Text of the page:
This was my first trip to the French Riviera to attend the illustrious Festival de Cannes – arguably the most prestigious film festival in the world – with promises of glamour, celebrities, quality world cinema, sunshine, and fancy parties all awaiting. The allure of the festival – mythologised as I expected facets of it to be – was something I’d looked forward to experiencing for a really long time.
When an idea has been long built-up in your mind it often culminates in disappointment, but this was not the case with my first trip to Cannes. Buzzing and wide-eyed for the whole five days I was there, I appreciated every second of it; including all the festivals’ fascinating and seemingly logic-defying idiosyncrasies.
The accreditation and ticketing system was the first head-scratcher I encountered. Why are some people not assigned any tickets – some resorting to standing outside the Palais for hours with handmade signs asking for ‘invitations’ – while others are allocated two red carpet screenings a day? No one knows. There are endless theories as to why, of course, a lot of which revolve around the notion of earning your place and delegates’ perceived industry capital. It’s something on which the festival will never be transparent – it’s part of Cannes’ seductive mystique – but I’d guess there is something in that theory. The insiders’ feel that pervades the festival is part of why it’s widely bemoaned as well as being an element of its draw.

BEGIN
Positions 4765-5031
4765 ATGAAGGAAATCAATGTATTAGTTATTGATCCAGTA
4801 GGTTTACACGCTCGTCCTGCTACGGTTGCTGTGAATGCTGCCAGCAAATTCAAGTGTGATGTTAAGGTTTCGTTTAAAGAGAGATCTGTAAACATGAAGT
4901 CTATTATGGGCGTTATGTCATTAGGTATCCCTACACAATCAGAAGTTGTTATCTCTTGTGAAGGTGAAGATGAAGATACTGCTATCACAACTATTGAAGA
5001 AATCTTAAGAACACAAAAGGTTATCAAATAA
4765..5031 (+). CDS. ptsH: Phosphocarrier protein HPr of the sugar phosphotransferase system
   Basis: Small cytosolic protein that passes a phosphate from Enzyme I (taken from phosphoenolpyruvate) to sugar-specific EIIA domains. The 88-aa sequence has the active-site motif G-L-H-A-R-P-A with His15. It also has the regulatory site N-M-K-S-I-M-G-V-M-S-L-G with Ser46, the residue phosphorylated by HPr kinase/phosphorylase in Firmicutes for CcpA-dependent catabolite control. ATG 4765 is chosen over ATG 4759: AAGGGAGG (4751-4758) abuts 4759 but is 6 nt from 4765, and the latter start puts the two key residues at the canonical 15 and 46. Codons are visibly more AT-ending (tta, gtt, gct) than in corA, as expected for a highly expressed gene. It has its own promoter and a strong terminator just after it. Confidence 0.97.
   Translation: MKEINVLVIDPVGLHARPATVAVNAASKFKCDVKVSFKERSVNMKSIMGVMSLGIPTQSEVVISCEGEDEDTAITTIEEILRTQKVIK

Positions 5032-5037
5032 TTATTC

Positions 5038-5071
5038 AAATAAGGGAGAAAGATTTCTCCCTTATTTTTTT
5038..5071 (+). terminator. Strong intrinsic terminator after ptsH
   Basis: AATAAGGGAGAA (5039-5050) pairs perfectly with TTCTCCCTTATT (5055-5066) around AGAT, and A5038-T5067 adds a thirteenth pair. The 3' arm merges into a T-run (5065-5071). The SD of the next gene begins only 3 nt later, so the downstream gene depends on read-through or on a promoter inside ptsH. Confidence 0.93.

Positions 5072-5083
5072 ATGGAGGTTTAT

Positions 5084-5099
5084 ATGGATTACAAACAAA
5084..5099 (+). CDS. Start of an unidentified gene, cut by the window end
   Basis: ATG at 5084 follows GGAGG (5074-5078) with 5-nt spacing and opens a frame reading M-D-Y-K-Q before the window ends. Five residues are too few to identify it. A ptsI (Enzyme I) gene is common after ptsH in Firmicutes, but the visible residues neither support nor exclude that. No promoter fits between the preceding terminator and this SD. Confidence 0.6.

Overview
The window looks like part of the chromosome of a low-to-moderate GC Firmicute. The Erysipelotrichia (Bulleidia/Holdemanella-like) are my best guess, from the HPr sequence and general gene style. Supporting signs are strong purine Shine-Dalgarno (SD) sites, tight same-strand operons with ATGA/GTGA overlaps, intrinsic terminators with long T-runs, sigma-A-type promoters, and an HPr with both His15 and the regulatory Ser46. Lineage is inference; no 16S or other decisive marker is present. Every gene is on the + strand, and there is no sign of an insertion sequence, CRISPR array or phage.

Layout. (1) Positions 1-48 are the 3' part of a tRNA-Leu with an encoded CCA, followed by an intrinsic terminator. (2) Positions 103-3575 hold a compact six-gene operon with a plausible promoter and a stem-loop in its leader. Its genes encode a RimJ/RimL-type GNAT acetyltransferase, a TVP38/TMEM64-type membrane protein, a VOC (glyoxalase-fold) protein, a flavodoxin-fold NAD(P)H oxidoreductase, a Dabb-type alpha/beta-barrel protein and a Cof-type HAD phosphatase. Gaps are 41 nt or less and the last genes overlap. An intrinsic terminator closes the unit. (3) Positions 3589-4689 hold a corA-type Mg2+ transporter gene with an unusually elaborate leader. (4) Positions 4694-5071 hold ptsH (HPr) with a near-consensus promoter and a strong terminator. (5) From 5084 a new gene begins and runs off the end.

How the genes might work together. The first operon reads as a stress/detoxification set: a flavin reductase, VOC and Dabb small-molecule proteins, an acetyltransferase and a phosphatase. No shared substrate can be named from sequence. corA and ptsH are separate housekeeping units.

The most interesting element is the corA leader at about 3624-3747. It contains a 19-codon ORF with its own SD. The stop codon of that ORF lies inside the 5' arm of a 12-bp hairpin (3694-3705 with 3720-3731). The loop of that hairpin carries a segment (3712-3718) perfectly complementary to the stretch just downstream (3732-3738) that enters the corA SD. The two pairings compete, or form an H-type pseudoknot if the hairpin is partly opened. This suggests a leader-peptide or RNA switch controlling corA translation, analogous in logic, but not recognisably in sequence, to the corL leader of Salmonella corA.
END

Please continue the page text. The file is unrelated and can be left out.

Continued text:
Another ritual that struck me as odd was the sheer amount of clapping. Fast, frantic, and often comically theatrical clapping. People applaud at not only the Festival de Cannes sign – something by which I admittedly couldn’t help but feel moved the first time I saw it in the Grand Théâtre Lumière (Mum, I’ve made it!) – but also at every single company logo that plays before the film, as well as when the credits roll at the end.
I was lucky to have seasoned pro Jonny (Senior Film Programmer) show me around, otherwise my first Cannes experience would have been almost certainly a lot more frustrating. I knew where to queue, how long before to get there, as well as where to eat and drink in between screenings. It might sound like simple information, but you could easily lose a full day to learning these things the hard way if you had no one to show you the ropes.
Now onto the main event: the films! I was particularly enamoured with this year’s line-up as it harked back to a purist, auteur-driven programme for which the festival has historically been renowned. The following three films are the ones that stood out for me.